The United States Senate is introducing a bill with bipartisan support to try to increase the effectiveness of fines levied by the Securities and Exchange Commission (SEC). The bill is being sponsored by Democratic Senator Jack Reed of Rhode Island who is the Chairman of the Senate Banking Subcommittee on Securities, Insurance, and Investment, and by Republican Senator Chuck Grassley who is a Ranking Republican Member in the Judiciary Committee.
The bill is being introduced as a way to ensure a change in culture for investments firms who often associate the small fines levied against them as the cost of doing business. Currently, the maximum penalty for a firm is $725,000 and for an individual is $150,000. What usually ends up happening when the SEC issues a fine is essentially nothing, the companies pay the cost, write it off as part of the business cost and continue to do that for which they were fined. Mr. Reed states it very clearly, “If they (the companies) look at the bottom line and see they can break the law, get caught, pay a nominal fine, and still profit, the cycle of misconduct will continue, the law needs to change to ensure the punishment fits the crime”.
The proposed bill is planned to be introduced on August 6th, when the Senate reconvenes and is crafted to allow the SEC to have more power when it comes down to flexing its muscle. It will not only increase the personal fine maximum to $1 million and the firm fine maximum to $10 million, but also allow the SEC to triple the penalty when it is tied to the amount of ill-gotten gains or investor losses. It will also allow for the creation of a system by which repeat offenders, which are those who have gotten convicted of securities fraud or have been reprimanded by the SE once in the last five years, to get the fine cap tripled, meaning that they could potentially get fined up to $30 million. The biggest change though, could be the ability to assert these fees within the SEC, without having to go through the federal court system, thus saving time and money for regulators.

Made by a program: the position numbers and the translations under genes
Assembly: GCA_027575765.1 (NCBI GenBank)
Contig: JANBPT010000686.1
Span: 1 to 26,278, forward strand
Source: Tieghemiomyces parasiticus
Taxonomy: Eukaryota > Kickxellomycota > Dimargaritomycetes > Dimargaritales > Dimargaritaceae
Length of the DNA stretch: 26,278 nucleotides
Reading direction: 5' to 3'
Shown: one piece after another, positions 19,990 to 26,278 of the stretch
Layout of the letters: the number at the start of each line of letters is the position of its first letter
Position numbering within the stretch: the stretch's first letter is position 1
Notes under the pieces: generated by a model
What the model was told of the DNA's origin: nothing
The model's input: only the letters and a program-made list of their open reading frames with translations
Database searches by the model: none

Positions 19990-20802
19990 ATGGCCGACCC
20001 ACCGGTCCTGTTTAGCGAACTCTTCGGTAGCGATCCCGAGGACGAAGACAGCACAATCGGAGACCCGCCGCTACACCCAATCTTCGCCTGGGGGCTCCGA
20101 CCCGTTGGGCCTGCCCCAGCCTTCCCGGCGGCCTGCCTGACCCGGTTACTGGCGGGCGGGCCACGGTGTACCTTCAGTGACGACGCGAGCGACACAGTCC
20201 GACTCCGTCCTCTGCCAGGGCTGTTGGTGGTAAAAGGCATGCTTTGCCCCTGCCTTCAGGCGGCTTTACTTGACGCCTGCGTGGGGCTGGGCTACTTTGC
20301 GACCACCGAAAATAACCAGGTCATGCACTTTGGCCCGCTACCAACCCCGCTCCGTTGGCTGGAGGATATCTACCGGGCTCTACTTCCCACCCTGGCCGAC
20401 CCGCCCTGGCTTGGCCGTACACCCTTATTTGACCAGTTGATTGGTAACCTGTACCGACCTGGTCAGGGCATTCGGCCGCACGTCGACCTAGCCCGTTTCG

The authors of the bill are hoping that this will be the beginning of a new era in which bad behavior is properly punished, and not continued. There is a fundamental problem with the current structure which prevents the regulators from doing their job, which is what the authors of this bill are trying to address. Senator Grassley said it best, “If a fine is just decimal dust for a Wall Street firm, that’s not a deterrent, it’s just the cost of doing business. A penalty should mean something, and it should get the recidivists’ attention”. What these Senators are attempting to do is shift the current status quo to “help change the dynamic of business as usual” as Senator Grassley stated.
There is a chance that the bill will not be voted during this congressional session, but the authors seem to be determined to see this change occur, which means that if it does not happen this session they would have to present it again during the next session, which commences in January with the new members.